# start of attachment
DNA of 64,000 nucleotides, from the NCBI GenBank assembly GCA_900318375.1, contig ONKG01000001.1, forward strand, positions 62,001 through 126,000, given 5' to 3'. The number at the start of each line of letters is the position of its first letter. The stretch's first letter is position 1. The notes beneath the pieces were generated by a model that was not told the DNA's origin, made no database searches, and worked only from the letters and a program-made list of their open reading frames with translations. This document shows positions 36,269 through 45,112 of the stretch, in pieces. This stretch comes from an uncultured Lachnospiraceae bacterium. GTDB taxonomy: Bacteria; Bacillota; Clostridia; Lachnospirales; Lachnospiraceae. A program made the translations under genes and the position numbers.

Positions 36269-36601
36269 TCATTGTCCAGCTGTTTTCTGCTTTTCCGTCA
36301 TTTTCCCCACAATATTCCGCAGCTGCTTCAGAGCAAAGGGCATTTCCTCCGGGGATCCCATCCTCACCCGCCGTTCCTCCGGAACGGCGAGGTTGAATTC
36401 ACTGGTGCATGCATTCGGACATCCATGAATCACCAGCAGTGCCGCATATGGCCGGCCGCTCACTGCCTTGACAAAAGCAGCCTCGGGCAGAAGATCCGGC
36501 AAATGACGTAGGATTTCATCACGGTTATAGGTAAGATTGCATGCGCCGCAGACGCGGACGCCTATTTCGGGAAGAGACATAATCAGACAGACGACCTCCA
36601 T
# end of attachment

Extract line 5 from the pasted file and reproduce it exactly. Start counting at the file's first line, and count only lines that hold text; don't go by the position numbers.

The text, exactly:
36401 ACTGGTGCATGCATTCGGACATCCATGAATCACCAGCAGTGCCGCATATGGCCGGCCGCTCACTGCCTTGACAAAAGCAGCCTCGGGCAGAAGATCCGGC